Growing up in the West, there are few holiday traditions that Muslim kids share with their classmates. They do not participate in the, “Whatcha get from Santa?” discussions or “What did the Easter Bunny bring you?” conversations. After Halloween, though, I remember being in the thick of the candy bartering sessions, and I wanted my children to enjoy the same sense of belonging and participation. But my three children all attended an Islamic school and it never occurred to me that the school may view Halloween as anything but innocuous fun.
Growing up in the late seventies and early eighties, Halloween was a big deal in my life. For weeks before October 31 my friends and I plotted the best neighborhood routes to maximize candy retrieval. We traded information in a “you tell me yours then I’ll tell you mine” manner to extract the locations of generous homes that doled out full size candy bars and stingy ones that gave out cheap toffees that tasted like expired cough drops. There were lengthy discussions as to which costumes to wear. As a child of the seventies, I have donned a long white nightgown and twisted my hair into two tight buns on the sides of my head a la Princess Leia, but my go-to costume was a gypsy. Simple and classic. Plus I had an excuse to wear every bit of jewelry I owned, as well as raid my mother’s jewelry box and “borrow” pieces from my sister when she was off putting on her own costume. Good times.
I had wanted these same good times for my children. Growing up in the West there are so few holiday traditions that Muslim kids share with their classmates. They do not participate in the, “Whatcha get from Santa?” discussions or “What did the Easter Bunny bring you?” conversations. After Halloween, though, I remember being in the thick of the candy bartering sessions, and I wanted my children to enjoy the same sense of belonging and participation. But my three children all attended an Islamic school and it never occurred to me that the school may view Halloween as anything but innocuous fun. My first clue to the contrary was the information sheet that came home in their backpacks outlining the pagan origins of the holiday. My second subtle hint was the sign that read, “We Do Not Celebrate Halloween. Please Do Not Ring Our Bell” designed and decorated in the students’ art class. I had trick or treated a few years past when I should have stopped and not once did I contemplate the arrival of this day. Even in my teens Halloween stood for free candy not worshipping Satan. Hence, the dilemma – I had chosen to enroll my children in this Islamic school and loved the school’s mission and ideals but what to do when their philosophy and mine clashed?
My genius plan, derived after much discussion with my husband, sister and friends, was to trick or treat in secret. It would be dark and the kids would be in costume, who would know? And for a few years we got away with it. In the mornings the kids dutifully made the signs in school and in the evenings we headed to Target to browse the costume aisles. The memories of tramping through the autumn darkness with my friends, the sight of my two boys in matching Power Ranger costumes and the reality of all that chocolate in my home drowned out the inconvenient fact that I was sending my children a mixed message.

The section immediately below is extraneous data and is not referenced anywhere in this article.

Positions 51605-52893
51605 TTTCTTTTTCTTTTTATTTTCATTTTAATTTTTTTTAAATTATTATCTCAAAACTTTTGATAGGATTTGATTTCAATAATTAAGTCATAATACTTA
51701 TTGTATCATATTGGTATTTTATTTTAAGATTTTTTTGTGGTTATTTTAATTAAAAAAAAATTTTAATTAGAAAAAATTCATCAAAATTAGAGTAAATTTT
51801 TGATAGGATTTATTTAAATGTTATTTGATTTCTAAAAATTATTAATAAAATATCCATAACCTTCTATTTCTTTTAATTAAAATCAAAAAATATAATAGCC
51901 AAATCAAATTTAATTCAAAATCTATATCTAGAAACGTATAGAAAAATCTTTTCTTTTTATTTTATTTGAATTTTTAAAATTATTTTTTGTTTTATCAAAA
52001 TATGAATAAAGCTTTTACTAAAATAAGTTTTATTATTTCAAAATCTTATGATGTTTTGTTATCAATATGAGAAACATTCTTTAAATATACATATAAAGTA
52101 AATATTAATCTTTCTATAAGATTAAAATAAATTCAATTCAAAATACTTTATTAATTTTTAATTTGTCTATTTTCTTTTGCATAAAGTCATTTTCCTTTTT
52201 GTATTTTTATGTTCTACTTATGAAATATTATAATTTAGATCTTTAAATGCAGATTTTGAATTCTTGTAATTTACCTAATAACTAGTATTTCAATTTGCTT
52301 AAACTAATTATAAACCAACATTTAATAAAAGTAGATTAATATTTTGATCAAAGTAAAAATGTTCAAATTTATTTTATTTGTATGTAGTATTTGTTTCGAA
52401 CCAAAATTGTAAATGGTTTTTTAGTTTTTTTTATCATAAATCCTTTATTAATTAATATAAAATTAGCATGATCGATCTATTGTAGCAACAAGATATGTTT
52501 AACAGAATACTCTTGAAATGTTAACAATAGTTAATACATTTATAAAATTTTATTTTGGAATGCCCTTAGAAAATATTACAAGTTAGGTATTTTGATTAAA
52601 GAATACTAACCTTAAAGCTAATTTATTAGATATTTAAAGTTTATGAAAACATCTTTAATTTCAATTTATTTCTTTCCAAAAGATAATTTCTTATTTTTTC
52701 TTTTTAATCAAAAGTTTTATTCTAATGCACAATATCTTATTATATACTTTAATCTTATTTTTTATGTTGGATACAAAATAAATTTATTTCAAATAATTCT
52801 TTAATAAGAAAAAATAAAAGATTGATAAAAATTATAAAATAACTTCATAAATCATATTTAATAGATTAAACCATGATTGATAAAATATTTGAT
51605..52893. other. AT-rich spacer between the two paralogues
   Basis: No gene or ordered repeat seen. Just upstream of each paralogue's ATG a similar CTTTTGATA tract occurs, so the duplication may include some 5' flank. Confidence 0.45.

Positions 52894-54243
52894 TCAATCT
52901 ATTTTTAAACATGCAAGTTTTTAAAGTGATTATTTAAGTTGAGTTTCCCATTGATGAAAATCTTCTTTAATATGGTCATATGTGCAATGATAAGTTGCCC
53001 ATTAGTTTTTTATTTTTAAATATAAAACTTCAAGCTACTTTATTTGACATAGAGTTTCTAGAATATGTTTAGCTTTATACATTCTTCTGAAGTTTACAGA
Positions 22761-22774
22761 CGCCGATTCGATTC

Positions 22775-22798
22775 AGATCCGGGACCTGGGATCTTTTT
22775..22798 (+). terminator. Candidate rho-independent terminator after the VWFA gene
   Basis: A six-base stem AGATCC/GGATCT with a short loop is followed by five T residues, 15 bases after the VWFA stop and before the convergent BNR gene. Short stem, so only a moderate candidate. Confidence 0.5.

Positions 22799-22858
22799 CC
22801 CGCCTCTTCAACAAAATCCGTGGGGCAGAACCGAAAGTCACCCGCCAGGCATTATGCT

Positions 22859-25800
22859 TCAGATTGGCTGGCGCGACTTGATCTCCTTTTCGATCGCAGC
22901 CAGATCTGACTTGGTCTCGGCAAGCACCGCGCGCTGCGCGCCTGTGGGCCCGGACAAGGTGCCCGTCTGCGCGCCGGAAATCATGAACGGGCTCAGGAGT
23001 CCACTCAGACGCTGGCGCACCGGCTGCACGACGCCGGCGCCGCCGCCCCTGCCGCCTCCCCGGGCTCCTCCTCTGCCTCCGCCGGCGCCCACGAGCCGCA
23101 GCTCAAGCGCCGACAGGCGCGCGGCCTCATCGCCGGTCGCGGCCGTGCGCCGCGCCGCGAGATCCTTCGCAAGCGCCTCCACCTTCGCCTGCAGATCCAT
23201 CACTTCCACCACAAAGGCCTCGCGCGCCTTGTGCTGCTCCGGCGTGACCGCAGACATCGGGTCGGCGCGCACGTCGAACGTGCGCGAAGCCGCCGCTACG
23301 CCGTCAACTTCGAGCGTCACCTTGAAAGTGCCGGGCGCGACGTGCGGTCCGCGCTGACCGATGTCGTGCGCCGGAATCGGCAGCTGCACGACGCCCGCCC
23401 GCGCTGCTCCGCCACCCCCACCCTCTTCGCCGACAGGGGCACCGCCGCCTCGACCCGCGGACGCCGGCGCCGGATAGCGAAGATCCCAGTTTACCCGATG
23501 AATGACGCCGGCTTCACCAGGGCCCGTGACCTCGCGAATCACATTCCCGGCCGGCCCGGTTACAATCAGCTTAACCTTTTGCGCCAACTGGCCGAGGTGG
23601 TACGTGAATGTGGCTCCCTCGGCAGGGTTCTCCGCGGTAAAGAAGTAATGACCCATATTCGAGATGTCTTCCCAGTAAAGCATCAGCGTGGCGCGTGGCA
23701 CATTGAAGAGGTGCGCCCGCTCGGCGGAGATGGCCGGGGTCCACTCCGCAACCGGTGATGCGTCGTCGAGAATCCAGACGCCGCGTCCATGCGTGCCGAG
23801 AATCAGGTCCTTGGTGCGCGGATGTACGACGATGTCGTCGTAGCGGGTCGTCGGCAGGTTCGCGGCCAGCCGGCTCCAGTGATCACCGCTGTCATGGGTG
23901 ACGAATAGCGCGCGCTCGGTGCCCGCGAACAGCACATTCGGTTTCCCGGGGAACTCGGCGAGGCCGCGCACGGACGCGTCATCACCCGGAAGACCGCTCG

Then one year, a much feared Arabic teacher at the school announced that she would ask each child on November 1 if they had been out the night before. Decision time. Abandon what we deemed harmless fun – an ode to Hershey kisses and not the devil – or succumb to the peer pressure of our Islamic school? As I was in the midst of mother angst my middle child had a solution. He said without skipping a beat, “Mom, I’ll lie when they ask me tomorrow.” Perfect – my love of Snickers had sent my children directly on the path to Hell. Do not pass Go. Do not collect 200 dollars. The maternal angst was out in tsunami form. Lying was not an option. So we gave the kids a choice – go trick or treating but own up to the action in school or stay home on the night of October 31 (and eat the candy we would buy for them- we wanted it to be a fair choice not Sofie’s Choice) and give an honest answer to the intimidating Arabic teacher the following morning. After some angst of their own and some pleading in favor of the fibbing option the kids all chose to go out. For all our hand wringing, the teacher forgot to ask the dreaded question the next day.
But the kids had taken their stand, and we had had the discussion I had been avoiding. I wanted for my children to heed the school’s strictures about the Qur’an and Islam but to understand that while we loved their school, we did not agree with everything the institution taught. Confusing stuff for my four, six and ten year olds.
Years removed from that decision no one has headed into therapy…so far. We now spend our Halloweens with two other Muslim families, going from house to house in my neighborhood and loading the children’s bags with candy. Then all three families enjoy dinner at a local restaurant. My kids are happy spending the evening with friends and making their own memories and they are reassured that they are not the only Muslims who go out on Halloween to celebrate Skittles and Snickers.
(Photo Credit: Thomas Schewe)
Nausheena Ahmed was born in England, raised in Canada and is currently living in New Jersey. She is busy raising three kids whose names she never wants to see on a front page with the words “serial killer” or “psychopath” beside them. This article was originally posted here on September 21, 2011.